Mary Margaret Gunness Vallandingham v. Carolyn W. Colvin

Filing 23

ORDER by Magistrate Judge Robert N. Block Reversing Decision of Commissioner and Remanding for Further Administrative Proceedings. IT IS HEREBY ORDERED that Judgment be entered reversing the decision of the Commissioner of Social Security and remanding this matter for further administrative proceedings. (jtil)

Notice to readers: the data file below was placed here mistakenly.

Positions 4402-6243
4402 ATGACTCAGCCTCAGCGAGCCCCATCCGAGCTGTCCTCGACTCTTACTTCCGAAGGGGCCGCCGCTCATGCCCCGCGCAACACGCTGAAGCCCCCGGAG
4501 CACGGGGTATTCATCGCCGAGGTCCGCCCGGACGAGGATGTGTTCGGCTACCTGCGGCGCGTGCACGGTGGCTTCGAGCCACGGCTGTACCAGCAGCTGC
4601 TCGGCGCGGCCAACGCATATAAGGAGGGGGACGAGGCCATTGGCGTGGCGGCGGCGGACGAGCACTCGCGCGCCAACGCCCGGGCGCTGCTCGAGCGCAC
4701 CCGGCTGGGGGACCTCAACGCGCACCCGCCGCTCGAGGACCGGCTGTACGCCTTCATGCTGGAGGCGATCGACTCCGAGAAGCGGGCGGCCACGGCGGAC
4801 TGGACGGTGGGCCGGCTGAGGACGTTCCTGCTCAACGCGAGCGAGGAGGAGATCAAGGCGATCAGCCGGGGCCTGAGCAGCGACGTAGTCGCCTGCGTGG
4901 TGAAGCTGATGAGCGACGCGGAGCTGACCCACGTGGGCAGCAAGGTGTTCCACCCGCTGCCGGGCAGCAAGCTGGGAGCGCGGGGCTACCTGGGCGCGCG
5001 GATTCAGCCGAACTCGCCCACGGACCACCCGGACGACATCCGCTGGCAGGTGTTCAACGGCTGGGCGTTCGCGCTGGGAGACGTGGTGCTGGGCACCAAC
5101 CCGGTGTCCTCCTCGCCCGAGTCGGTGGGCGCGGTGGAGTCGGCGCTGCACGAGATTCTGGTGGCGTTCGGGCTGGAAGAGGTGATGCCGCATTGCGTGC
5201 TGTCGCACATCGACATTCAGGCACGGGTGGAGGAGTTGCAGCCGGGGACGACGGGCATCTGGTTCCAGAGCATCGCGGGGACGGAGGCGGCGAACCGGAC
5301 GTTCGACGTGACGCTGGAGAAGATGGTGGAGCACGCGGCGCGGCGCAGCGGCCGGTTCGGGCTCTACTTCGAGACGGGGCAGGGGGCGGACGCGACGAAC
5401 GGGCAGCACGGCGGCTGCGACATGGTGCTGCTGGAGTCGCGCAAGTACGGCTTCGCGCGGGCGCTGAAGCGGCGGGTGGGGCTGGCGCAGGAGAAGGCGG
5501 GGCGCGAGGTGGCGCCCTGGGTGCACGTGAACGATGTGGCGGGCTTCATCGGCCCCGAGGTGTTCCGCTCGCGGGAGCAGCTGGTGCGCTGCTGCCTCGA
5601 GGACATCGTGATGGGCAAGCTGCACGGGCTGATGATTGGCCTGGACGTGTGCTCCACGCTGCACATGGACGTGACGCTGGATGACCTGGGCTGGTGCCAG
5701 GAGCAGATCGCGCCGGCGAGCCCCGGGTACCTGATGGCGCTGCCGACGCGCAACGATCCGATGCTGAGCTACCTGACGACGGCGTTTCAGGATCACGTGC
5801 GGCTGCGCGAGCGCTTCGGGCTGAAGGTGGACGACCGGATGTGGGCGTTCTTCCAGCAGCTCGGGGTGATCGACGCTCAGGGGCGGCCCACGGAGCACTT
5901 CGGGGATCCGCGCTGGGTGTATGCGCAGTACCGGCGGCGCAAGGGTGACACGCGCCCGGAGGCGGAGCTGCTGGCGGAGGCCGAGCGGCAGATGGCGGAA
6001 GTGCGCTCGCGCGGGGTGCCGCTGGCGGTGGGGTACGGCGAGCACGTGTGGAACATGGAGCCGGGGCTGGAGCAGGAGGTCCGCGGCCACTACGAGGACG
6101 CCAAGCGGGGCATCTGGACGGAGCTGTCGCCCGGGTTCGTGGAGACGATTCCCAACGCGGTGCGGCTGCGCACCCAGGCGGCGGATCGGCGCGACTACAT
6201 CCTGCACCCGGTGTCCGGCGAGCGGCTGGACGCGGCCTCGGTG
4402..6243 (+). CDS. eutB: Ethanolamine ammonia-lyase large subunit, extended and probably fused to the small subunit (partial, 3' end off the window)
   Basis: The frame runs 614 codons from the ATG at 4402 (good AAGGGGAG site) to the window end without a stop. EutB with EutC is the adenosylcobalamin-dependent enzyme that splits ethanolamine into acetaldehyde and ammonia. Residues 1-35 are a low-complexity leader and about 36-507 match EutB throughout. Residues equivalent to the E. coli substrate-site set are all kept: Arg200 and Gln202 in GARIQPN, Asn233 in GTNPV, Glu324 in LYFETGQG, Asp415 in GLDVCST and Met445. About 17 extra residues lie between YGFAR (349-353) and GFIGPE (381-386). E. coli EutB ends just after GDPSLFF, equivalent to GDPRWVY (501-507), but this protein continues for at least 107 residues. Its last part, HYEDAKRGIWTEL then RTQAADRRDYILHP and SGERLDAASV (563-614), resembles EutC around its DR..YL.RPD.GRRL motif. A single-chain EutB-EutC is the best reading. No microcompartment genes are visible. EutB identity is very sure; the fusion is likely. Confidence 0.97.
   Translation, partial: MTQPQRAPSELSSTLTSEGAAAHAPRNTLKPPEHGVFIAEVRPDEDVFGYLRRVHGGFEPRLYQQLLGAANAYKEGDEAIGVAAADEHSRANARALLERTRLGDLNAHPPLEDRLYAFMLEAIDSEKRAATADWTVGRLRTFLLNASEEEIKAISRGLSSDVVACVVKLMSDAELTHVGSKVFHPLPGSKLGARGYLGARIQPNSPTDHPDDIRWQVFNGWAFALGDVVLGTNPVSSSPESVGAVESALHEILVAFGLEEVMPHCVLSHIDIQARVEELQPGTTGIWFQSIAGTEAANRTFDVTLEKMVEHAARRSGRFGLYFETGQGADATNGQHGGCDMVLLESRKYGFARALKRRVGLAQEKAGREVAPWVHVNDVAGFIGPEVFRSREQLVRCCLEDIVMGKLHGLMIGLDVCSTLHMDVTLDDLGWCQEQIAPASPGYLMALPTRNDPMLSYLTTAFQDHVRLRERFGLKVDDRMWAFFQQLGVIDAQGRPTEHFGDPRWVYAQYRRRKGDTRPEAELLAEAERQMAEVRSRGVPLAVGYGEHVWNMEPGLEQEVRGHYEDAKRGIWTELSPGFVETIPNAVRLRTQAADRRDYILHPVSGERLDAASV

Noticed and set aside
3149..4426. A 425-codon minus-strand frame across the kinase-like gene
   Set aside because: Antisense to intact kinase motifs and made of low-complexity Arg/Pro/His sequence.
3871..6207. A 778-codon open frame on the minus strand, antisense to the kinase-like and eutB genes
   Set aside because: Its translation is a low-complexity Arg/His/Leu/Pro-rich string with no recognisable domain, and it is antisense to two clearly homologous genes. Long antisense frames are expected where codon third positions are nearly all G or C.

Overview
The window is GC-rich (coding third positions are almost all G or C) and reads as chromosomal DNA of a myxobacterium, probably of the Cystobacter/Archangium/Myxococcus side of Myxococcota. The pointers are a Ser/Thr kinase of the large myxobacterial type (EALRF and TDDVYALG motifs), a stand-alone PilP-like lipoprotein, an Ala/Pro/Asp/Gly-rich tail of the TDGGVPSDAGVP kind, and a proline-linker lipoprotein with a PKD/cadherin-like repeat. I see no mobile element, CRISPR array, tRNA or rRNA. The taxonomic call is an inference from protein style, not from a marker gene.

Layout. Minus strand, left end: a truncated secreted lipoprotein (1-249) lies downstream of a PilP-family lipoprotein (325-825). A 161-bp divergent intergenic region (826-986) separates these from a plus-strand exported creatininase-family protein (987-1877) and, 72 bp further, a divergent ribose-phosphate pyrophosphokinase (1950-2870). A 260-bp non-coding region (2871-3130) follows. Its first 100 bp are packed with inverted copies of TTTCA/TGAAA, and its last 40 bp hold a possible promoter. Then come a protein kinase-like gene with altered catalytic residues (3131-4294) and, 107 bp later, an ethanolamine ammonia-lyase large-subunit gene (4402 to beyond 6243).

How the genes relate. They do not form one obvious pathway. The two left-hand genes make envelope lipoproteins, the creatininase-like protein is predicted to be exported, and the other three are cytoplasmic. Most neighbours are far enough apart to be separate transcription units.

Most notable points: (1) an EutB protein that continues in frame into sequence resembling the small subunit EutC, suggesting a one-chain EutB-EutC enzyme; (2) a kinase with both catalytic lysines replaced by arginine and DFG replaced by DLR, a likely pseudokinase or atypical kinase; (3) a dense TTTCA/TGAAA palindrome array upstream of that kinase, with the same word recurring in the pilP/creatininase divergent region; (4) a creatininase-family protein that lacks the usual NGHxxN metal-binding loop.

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1 O 2 3 4 5 6 7 8 UNITED STATES DISTRICT COURT CENTRAL DISTRICT OF CALIFORNIA 9 10 11 12 MARY MARGARET GUNNESS VALLANDINGHAM, Plaintiff, 13 14 vs. 15 CAROLYN COLVIN, Acting Commissioner of Social Security, 16 Defendant. ___________________________ 17 18 ) ) ) ) ) ) ) ) ) ) ) ) Case No. CV 14-4847 RNB ORDER REVERSING DECISION OF COMMISSIONER AND REMANDING FOR FURTHER ADMINISTRATIVE PROCEEDINGS Plaintiff filed a Complaint herein on June 23, 2014, seeking review of the 19 Commissioner’s denial of her application for a period of disability and Disability 20 Insurance Benefits. In accordance with the Court’s Case Management Order, the 21 parties filed a Joint Stipulation on March 13, 2015. Thus, this matter now is ready 22 for decision.1 23 24 1 As the Court advised the parties in its Case Management Order, the 25 decision in this case is being made on the basis of the pleadings, the administrative 26 record (“AR”), and the Joint Stipulation (“Jt Stip”) filed by the parties. In accordance with Rule 12(c) of the Federal Rules of Civil Procedure, the Court has determined 27 which party is entitled to judgment under the standards set forth in 42 U.S.C. § 28 (continued...) 1 1 2 DISPUTED ISSUES As reflected in the Joint Stipulation, the disputed issues that plaintiff is raising 3 as the grounds for reversal and remand are as follows: 4 5 1. Whether the Administrative Law Judge (“ALJ”) properly considered the treating chiropractor’s opinions. 6 2. 7 determination. 8 3. 9 Whether the ALJ made a proper adverse credibility Whether the ALJ made a proper residual functional capacity (“RFC”) determination. 10 11 12 DISCUSSION As discussed hereafter, the Court concurs with the Commissioner that reversal 13 is not warranted based on the ALJ’s alleged failure to properly consider the treating 14 chiropractor’s opinions. However, the Court concurs with plaintiff that the ALJ 15 failed to provide legally sufficient reasons on which she could properly rely in order 16 to reject plaintiff’s subjective symptom testimony. As a result of the Court’s finding 17 with respect to that issue, it is unnecessary for the Court to reach the issue of whether 18 the ALJ made a proper RFC determination. 19 20 A. Reversal is not warranted with respect to the ALJ’s consideration of the 21 treating chiropractor’s opinions (Disputed Issue One). 22 Disputed Issue One is directed to the ALJ’s rejection of the opinions of 23 plaintiff’s treating chiropractor, Dr. Jeff Tirsch. (See Jt Stip at 2-14.) 24 In general, only licensed physicians and similarly qualified specialists qualify 25 as acceptable medical sources who can provide evidence to establish a claimant’s 26 27 1 (...continued) 28 405(g). 2 1 impairment. See 20 C.F.R. § 404.1513(a). Chiropractors such as Dr. Tirsch are 2 classified as “other sources” who can provide evidence to show the severity of a 3 claimant’s impairment and how it affects his ability to work. See 20 C.F.R. § 4 404.1513(d)(1). An ALJ may not reject an opinion from an “other source” unless he 5 provides reasons germane to that opinion. See Molina v. Astrue, 674 F.3d 1104, 6 1111 (9th Cir. 2012); Turner v. Commissioner of Social Sec., 613 F.3d 1217, 1224 7 (9th Cir. 2010).2 8 In October 2012, Dr. Tirsch issued two opinions about plaintiff’s functional 9 limitations due to her back problems. (See AR 570-78.) In both opinions, Dr. Tirsch 10 opined that plaintiff had sustained a herniated disc injury that limited her to standing 11 or sitting for 15 minutes at a time, that limited her to lifting less than 10 pounds only 12 on rare occasions, and that would render her absent from work more than four days 13 per month. (See id.) The ALJ gave “very little weight” to Dr. Tirsch’s opinions for 14 three reasons. The Court finds that, while two of the three reasons were legally 15 insufficient, the error was harmless because the remaining reason was legally 16 sufficient. 17 One of the reasons proffered by the ALJ was that Dr. Tirsch’s opinions 18 concerned an issue reserved to the Commissioner. (See AR 21.) Although the Court 19 concurs that the ultimate issue of disability concerns an issue reserved to the 20 Commissioner, the ALJ still was required to address Dr. Tirsch’s opinions to the 21 extent they concerned the severity of plaintiff’s impairments and how it affected her 22 ability to work. See 20 C.F.R. § 404.1513(d)(1); Stout v. Commissioner, Social Sec. 23 Admin., 454 F.3d 1050, 1053 (9th Cir. 2006) (“In determining whether a claimant is 24 disabled, an ALJ must consider lay witness testimony concerning a claimant’s ability 25 2 To the extent that plaintiff appears to be arguing that Dr. Tirsch’s opinions were entitled to deference because he was an acceptable medical source (see 27 Jt Stip at 4, 33), the Court disagrees because a chiropractor is clearly classified by the 28 Commissioner’s regulations as an “other source.” See 20 C.F.R. § 404.1513(d)(1). 26 3 1 to work.”). Accordingly, the Court finds that this generic reason by itself was non2 responsive to the evidence and therefore was not a legally sufficient reason on which 3 the ALJ could properly rely in order to accord very little weight to Dr. Tirsch’s 4 opinions. 5 Another reason proffered by the ALJ was that Dr. Tirsch’s opinions were not 6 supported by his own treatment notes, which purportedly reflected that plaintiff had 7 sustained a mere lumbosacral strain and that plaintiff could ambulate effectively and 8 lift 20 pounds with pain medication. (See AR 21; see also AR 194, 561, 565.) 9 However, this was not an accurate summary of Dr. Tirsch’s treatment notes, which 10 reflected that plaintiff had also sustained cervicobrachial syndrome and a thoracic 11 spine sprain (see AR 194) and that, to the extent that plaintiff could lift 10-20 pounds 12 with medication, such medication would prevent her from focusing while performing 13 her job (see AR 565). Accordingly, the Court finds that this also was not a legally 14 sufficient reason on which the ALJ could properly rely to accord very little weight to 15 Dr. Tirsch’s opinions. 16 Another reason proffered by the ALJ was that Dr. Tirsch’s opinions were 17 “inconsistent with the record on the whole,” specifically the opinions of Dr. Kantor 18 and Dr. Wallack, two examining physicians who had found, respectively, that 19 plaintiff had no work restrictions or could perform medium work. (See AR 21; see 20 also AR 295-319, 376-81.) The Court concurs that Dr. Tirsch’s opinions were clearly 21 inconsistent with the opinions of the examining physicians, who were acceptable 22 medical sources. Accordingly, the Court finds that this was a legally sufficient reason 23 on which the ALJ could properly rely to accord very little weight to Dr. Tirsch’s 24 opinions. See Molina, 674 F.3d at 1112 (ALJ provided germane reason where “other 25 source” opinion was inconsistent with a psychiatrist’s opinion, which was entitled to 26 greater weight); Putnam v. Colvin, 586 F. App’x 691, 693 (9th Cir. 2014) (now 27 citable for its persuasive value per Ninth Circuit Rule 36-3) (ALJ provided germane 28 reason to reject “other source” opinion where it was inconsistent with the findings of 4 1 four acceptable medical sources); Castle v. Colvin, 567 F. App’x 495, 495 (9th Cir. 2 2014) (same); Blodgett v. Commissioner of Social Sec. Admin., 534 F. App’x 608, 3 611 (9th Cir. 2013) (ALJ provided germane reason to reject “other source” opinion 4 that conflicted with acceptable medical source observations); De Herrera v. Astrue, 5 372 F. App’x 771, 773 (9th Cir. 2010) (ALJ provided germane reasons to reject nurse 6 practitioner’s opinion that was rejected by two reviewing physicians and that ran 7 contrary to the weight of the evidence); see generally Bayliss v. Barnhart, 427 F.3d 8 1211, 1218 (9th Cir. 2005) (finding germane ALJ’s rejection of lay opinion testimony 9 because it was inconsistent with claimant’s activities and the objective evidence in 10 the record). 11 In conclusion, the Court finds that, even if two of the ALJ’s three stated 12 reasons in support of her rejection of Dr. Tirsch’s opinions were not legally sufficient, 13 the error was harmless because the ALJ’s remaining reason was supported by 14 substantial evidence. See Valentine v. Commissioner, Social Sec. Admin., 574 F.3d 15 685, 694 (9th Cir. 2009) (ALJ’s improper rejection of lay testimony of witness 16 because she was an interested party who never saw claimant at work was harmless 17 error because there were other germane reasons for rejecting her testimony); Williams 18 v. Astrue, 493 F. App’x 866, 869 (9th Cir. 2012) (where ALJ provided germane 19 reason to discredit lay witnesses’ opinions, “under Valentine the ALJ properly 20 discredited their testimony and the other improper reasons cited by the ALJ for 21 discrediting their lay opinions were harmless.”). 22 23 B. The ALJ failed to make a proper adverse credibility determination 24 (Disputed Issue Two). 25 Disputed Issue Two is directed to the ALJ’s adverse credibility determination 26 with respect to plaintiff’s subjective symptom testimony. (See Jt Stip at 14-28.) 27 An ALJ’s assessment of pain severity and claimant credibility is entitled to 28 “great weight.” Weetman v. Sullivan, 877 F.2d 20, 22 (9th Cir. 1989); Nyman v. 5 1 Heckler, 779 F.2d 528, 531 (9th Cir. 1986). Under the “Cotton test,” where the 2 claimant has produced objective medical evidence of an impairment which could 3 reasonably be expected to produce some degree of pain and/or other symptoms, and 4 the record is devoid of any affirmative evidence of malingering, the ALJ may reject 5 the claimant’s testimony regarding the severity of the claimant’s pain and/or other 6 symptoms only if the ALJ makes specific findings stating clear and convincing 7 reasons for doing so. See Cotton v. Bowen, 799 F.2d 1403, 1407 (9th Cir. 1986); see 8 also Smolen v. Chater, 80 F.3d 1273, 1281 (9th Cir. 1996); Dodrill v. Shalala, 12 9 F.3d 915, 918 (9th Cir. 1993); Bunnell v. Sullivan, 947 F.2d 341, 343 (9th Cir. 1991) 10 (en banc). Here, since the Commissioner has not argued that there was evidence of 11 malingering and that a lesser standard consequently should apply, the Court will 12 apply the “clear and convincing” standard to the ALJ’s adverse credibility 13 determination. See Burrell v. Colvin, 775 F.3d 1133, 1136 (9th Cir. 2014) (applying 14 “clear and convincing” standard where the government did not argue that a lesser 15 standard should apply based on evidence of malingering); see also Ghanim v. Colvin, 16 763 F.3d 1154, 1163 n.9 (9th Cir. 2014) (same). 17 Plaintiff alleged that she could not work because of back and neck injuries; 18 anxiety and depression; and digestive problems caused by medications. (See AR 32, 19 36, 39-40, 61.) Plaintiff testified that on account of her conditions, she would require 20 multiple trips to the restroom, had trouble with focus, could sit for 15-20 minutes at 21 a time in front of a computer, could stand for 15 minutes at a time, and could lift less 22 than 10 pounds. (See AR 40-42.) Plaintiff also stated in a Function Report that her 23 activities included monitoring her bank account, walking her dog, grooming herself, 24 attending doctor’s appointments, having lunch with her daughter, watching television, 25 picking up around the house, driving, shopping, and meeting her friends for lunch or 26 dinner. (See AR 163, 165-67.) 27 The ALJ determined that although plaintiff’s medically determinable 28 impairments could reasonably be expected to cause the alleged symptoms, plaintiff’s 6 1 statements concerning the intensity, persistence, and limiting effects of these 2 symptoms were not credible to the extent they were inconsistent with the ALJ’s RFC 3 assessment. (See AR 20.) In support of this adverse credibility determination, the 4 ALJ proffered five reasons. (See AR 20-21.) The Court finds that none of the five 5 reasons constituted a legally sufficient reason. 6 One of the reasons proffered by the ALJ was that plaintiff’s treatment was 7 consistent “with no more than moderate pain levels that are not disabling.” 8 Specifically, the ALJ noted that plaintiff had not undergone surgery, had received 9 only a recommendation for physical therapy and pain management, and had taken 10 only Ibuprofen and Norco. (See AR 20.) In general, “evidence of conservative 11 treatment is sufficient to discount a claimant’s testimony regarding severity of an 12 impairment,” and a prominent example of conservative treatment is use of only over13 the-counter pain medication. See Parra v. Astrue, 481 F.3d 742, 751 (9th Cir. 2007); 14 Osenbrock v. Apfel, 240 F.3d 1156, 1166 (9th Cir. 2001) (ALJ properly rejected 15 excess symptom testimony where claimant had not been using a strong Codeine or 16 Morphine based analgesic). Here, however, plaintiff’s treatment was not clearly 17 conservative: under the direction of her treating medical sources, plaintiff took at 18 least two prescription pain medications (i.e., Norco and Tramadol); took several other 19 medications for pain and digestive problems; and regularly underwent treatment and 20 physical therapy, which included electrical muscle stimulation, myofascial release 21 techniques, application of ice, manipulative procedures, and exercises. (See, e.g., AR 22 150, 210, 255, 377, 568.) Because no medical expert characterized this treatment as 23 conservative or incommensurate with plaintiff’s subjective symptom complaints, the 24 Court cannot find that the ALJ’s lay analysis of plaintiff’s treatment as conservative 25 was overwhelmingly compelling. See Burgess v. Astrue, 537 F.3d 117, 129 (2d Cir. 26 2008) (“The ALJ and the judge may not impose their own respective notion that the 27 severity of a physical impairment directly correlates with the intrusiveness of the 28 medical treatment ordered. . . . A circumstantial critique by non-physicians, however 7 1 thorough or responsible, must be overwhelmingly compelling in order to overcome 2 a medical opinion.”) (citation and internal quotation marks omitted); Nguyen v. 3 Chater, 172 F.3d 31, 35 (1st Cir. 1999) (ALJ’s lay conclusions from the medical 4 evidence were invalid where no medical opinion in the record suggested that 5 claimant’s course of treatment was incommensurate with his purported ailment); see 6 generally Scivally v. Sullivan, 966 F.2d 1070, 1077 (7th Cir. 1992) (rejecting ALJ’s 7 finding that limitations could not be produced by claimant’s documented medical 8 condition because the ALJ did not rely on any medical report or opinion for that 9 finding); Day v. Weinberger, 522 F.2d 1154, 1156 (9th Cir. 1975) (an ALJ is not 10 qualified as a medical expert). Moreover, although the ALJ was correct that 11 plaintiff’s treatment did not include surgery, the Court does not find this fact 12 compelling given the type of treatment that plaintiff actually received and given the 13 absence of evidence in the record that surgery would have been the appropriate 14 treatment given the severity of plaintiff’s subjective symptom complaints. See Kager 15 v. Astrue, 256 Fed Appx. 919, 923 (9th Cir. 2007) (rejecting ALJ’s characterization 16 of claimant’s treatment as conservative where she took prescription pain medication, 17 sought and received treatment from massage therapists and physical therapists, 18 regularly performed exercises, and repeatedly sought treatment); see also Shaw v. 19 Chater, 221 F.3d 126, 134 (2d Cir. 2000) (treating physician’s recommendation of 20 only physical therapy, hot packs, and EMG testing – rather than surgery or 21 prescription drugs – was not substantial evidence of non-disability because the ALJ 22 was not permitted to substitute his own expertise or view of the medical proof for the 23 treating physician’s opinion). 24 Another reason proffered by the ALJ was that plaintiff’s medication side 25 effects (i.e., constipation, diarrhea, and stomach problems) required bathroom breaks 26 2-3 times per day for 15-20 minutes, but that these breaks could be accommodated 27 during regularly scheduled work breaks and normal allowable use of restrooms during 28 the course of the day. (See AR 21.) However, contrary to the ALJ’s characterization 8 1 of the record, plaintiff testified that she required breaks more frequently, up to 3-5 2 times per day for 15-20 minutes at a time (see AR 40). See Reddick v. Chater, 157 3 F.3d 715, 722 (9th Cir. 1998) (rejecting ALJ’s rationale for adverse credibility 4 determination when it was “not entirely accurate regarding the content or tone of the 5 record”). Moreover, the ALJ adduced no vocational evidence to support her 6 conclusion that the type of breaks that plaintiff required could be adequately 7 accommodated with regularly scheduled work breaks and normal allowable use of 8 restrooms during the course of the day. Accordingly, the Court finds that this also 9 was not a legally sufficient reason on which the ALJ could properly rely in support 10 of her adverse credibility determination. 11 Another reason proffered by the ALJ was that claimant was able to perform “a 12 significant range of activities of daily living.” Specifically, the ALJ noted that 13 plaintiff could drive her daughter to school and work each day, tidy up her home, care 14 for her dogs, meet friends for lunch, shop, carry her purse in and out of stores, and 15 make a bed. (See AR 21.) Although the ALJ acknowledged that plaintiff reported 16 being able to perform these activities only in 15 minute increments and with help 17 from her family, the ALJ concluded that plaintiff’s ability to perform a significant 18 level of activities of daily living was consistent with a light RFC. (See id.) The 19 Court disagrees. Evidence that plaintiff performed some household and social 20 activities on this limited basis – in 15 minute increments and with assistance – does 21 not convince the Court that plaintiff engaged in activities that resembled those 22 necessary for engaging in competitive, full-time employment at the light exertional 23 level. See Ghanim, 763 F.3d at 1165 (claimant’s performance of basic chores, 24 sometimes with help, and attendance at occasional social events did not show that 25 claimant engaged activities transferable to a work setting); Smolen, 80 F.3d at 1284 26 n.7 (“[M]any home activities may not be easily transferable to a work environment 27 where it might be impossible to rest periodically or take medication.”); Vertigan v. 28 Halter, 260 F.3d 1044, 1049-50 (9th Cir. 2001) (evidence that claimant did certain 9 1 chores that did not consume a substantial part of the day did not detract from her 2 credibility); Cooper v. Bowen, 815 F.2d 557, 561 (9th Cir. 1987) (claimant’s ability 3 to assist with some household chores was not determinative of disability). 4 Another reason proffered by the ALJ was that plaintiff continued working after 5 her work injury in September 2009 and filed a worker’s compensation claim. (See 6 AR 22.) However, the Court fails to see how evidence that plaintiff filed a worker’s 7 compensation claim undermined plaintiff’s subjective symptom testimony. 8 Moreover, the record reflects that plaintiff worked only until November 2009 (or two 9 months after her injury) and was terminated because she could not perform her work 10 duties. (See AR 32.) Evidence of this brief, unsuccessful attempt at employment 11 following plaintiff’s injury did not constitute a legally sufficient reason on which the 12 ALJ could properly rely in support of her adverse credibility determination. See 13 Lingenfelter v. Astrue, 504 F.3d 1028, 1039 (9th Cir. 2007) (evidence that claimant 14 tried to work for nine weeks after his injury was not a clear and convincing reason to 15 find claimant not credible). 16 The sole remaining reason proffered by the ALJ was that plaintiff’s subjective 17 symptom complaints were unsupported by the objective medical evidence, 18 specifically: (1) an MRI and x-ray that showed no more than mild to moderate 19 degenerative disc disease; and (2) the opinions of Dr. Kantor and Dr. Wallack. (See 20 AR 20.) However, since the ALJ’s other three reasons were legally insufficient to 21 support her adverse credibility determination, this remaining reason cannot be legally 22 sufficient by itself. See Robbins v. Social Sec. Admin., 466 F.3d 880, 884 (9th Cir. 23 2006) (where ALJ’s initial reason for adverse credibility determination was legally 24 insufficient, his sole remaining reason premised on lack of medical support for 25 claimant’s testimony was legally insufficient); Light v. Social Sec. Admin., 119 F.3d 26 789, 792 (9th Cir. 1997) (“[A] finding that the claimant lacks credibility cannot be 27 premised wholly on a lack of medical support for the severity of his pain.”). 28 // 10 1 2 CONCLUSION AND ORDER The law is well established that the decision whether to remand for further 3 proceedings or simply to award benefits is within the discretion of the Court. See, 4 e.g., Salvador v. Sullivan, 917 F.2d 13, 15 (9th Cir. 1990); McAllister v. Sullivan, 5 888 F.2d 599, 603 (9th Cir. 1989); Lewin v. Schweiker, 654 F.2d 631, 635 (9th Cir. 6 1981). Remand is warranted where additional administrative proceedings could 7 remedy defects in the decision. See, e.g., Kail v. Heckler, 722 F.2d 1496, 1497 (9th 8 Cir. 1984); Lewin, 654 F.2d at 635. Remand for the payment of benefits is 9 appropriate where no useful purpose would be served by further administrative 10 proceedings, Kornock v. Harris, 648 F.2d 525, 527 (9th Cir. 1980); where the record 11 has been fully developed, Hoffman v. Heckler, 785 F.2d 1423, 1425 (9th Cir. 1986); 12 or where remand would unnecessarily delay the receipt of benefits, Bilby v. 13 Schweiker, 762 F.2d 716, 719 (9th Cir. 1985). 14 Where, as here, a claimant contends that she is entitled to an award of benefits 15 because of an ALJ’s failure to properly consider her subjective symptom testimony, 16 the Court applies a three-step framework. See Treichler v. Commissioner of Social 17 Sec. Admin., 775 F.3d 1090, 1099-1102 (9th Cir. 2014); see also Burrell, 775 F.3d 18 at 1141-42; Garrison v. Colvin, 759 F.3d 995, 1020 (9th Cir. 2014). First, the Court 19 asks whether the ALJ failed to provide legally sufficient reasons for rejecting 20 evidence, whether claimant testimony or medical opinion. Second, the Court 21 determines whether the record has been fully developed, whether there are 22 outstanding issues that must be resolved before a determination of disability can be 23 made, and whether further administrative proceedings would be useful. Third, if the 24 Court concludes that no outstanding issues remain and further proceedings would not 25 be useful, the Court may find the relevant testimony credible as a matter of law and 26 then determine whether the record, taken as a whole, leaves “not the slightest 27 uncertainty as to the outcome of the proceeding.” Treichler, 775 F.3d at 1100-01 28 (citations omitted). Only when all three elements are satisfied does a case raise the 11 1 “rare circumstances” that allow the Court to exercise its discretion to remand for an 2 award of benefits. See id. 3 Here, the Court finds that the second element has not been satisfied because 4 outstanding issues remain and further administrative proceedings would be useful. 5 Specifically, the most essential factual issue – whether plaintiff is disabled – remains 6 unresolved because the record is unclear and contains conflicting evidence on that 7 issue. As discussed above, the opinions of plaintiff’s treating chiropractor were in 8 clear conflict with the opinions of the acceptable medical sources. See id. (remand 9 for award of benefits is inappropriate where “there is conflicting evidence, and not 10 all essential factual issues have been resolved”) (citation omitted); see also Strauss 11 v. Commissioner of the Social Sec. Admin., 635 F.3d 1135, 1138 (9th Cir. 2011) 12 (same where the record does not demonstrate the claimant is disabled within the 13 meaning of the Social Security Act). Moreover, the Court notes that the record 14 contains no vocational expert testimony reflecting that a person could not work with 15 the limitations described by plaintiff’s subjective symptom testimony. See Harman 16 v. Apfel, 211 F.3d at 1172, 1180 (9th Cir. 2000) (remanding for further proceedings 17 in part because there was no testimony from the vocational expert that the limitations 18 established by the improperly discredited evidence would render claimant unable to 19 engage in any work). 20 Therefore, based on its review and consideration of the entire record, the Court 21 has concluded on balance that a remand for further administrative proceedings 22 pursuant to sentence four of 42 U.S.C. § 405(g) is warranted here. Accordingly, IT 23 // 24 // 25 // 26 // 27 // 28 // 12 1 IS HEREBY ORDERED that Judgment be entered reversing the decision of the 2 Commissioner of Social Security and remanding this matter for further administrative 3 proceedings.3 4 5 DATED: March 26, 2015 6 7 ROBERT N. BLOCK UNITED STATES MAGISTRATE JUDGE 8 9 10 11 12 13 14 15 16 17 18 19 20 21 22 23 24 25 26 27 28 3 It is not the Court’s intent to limit the scope of the remand. 13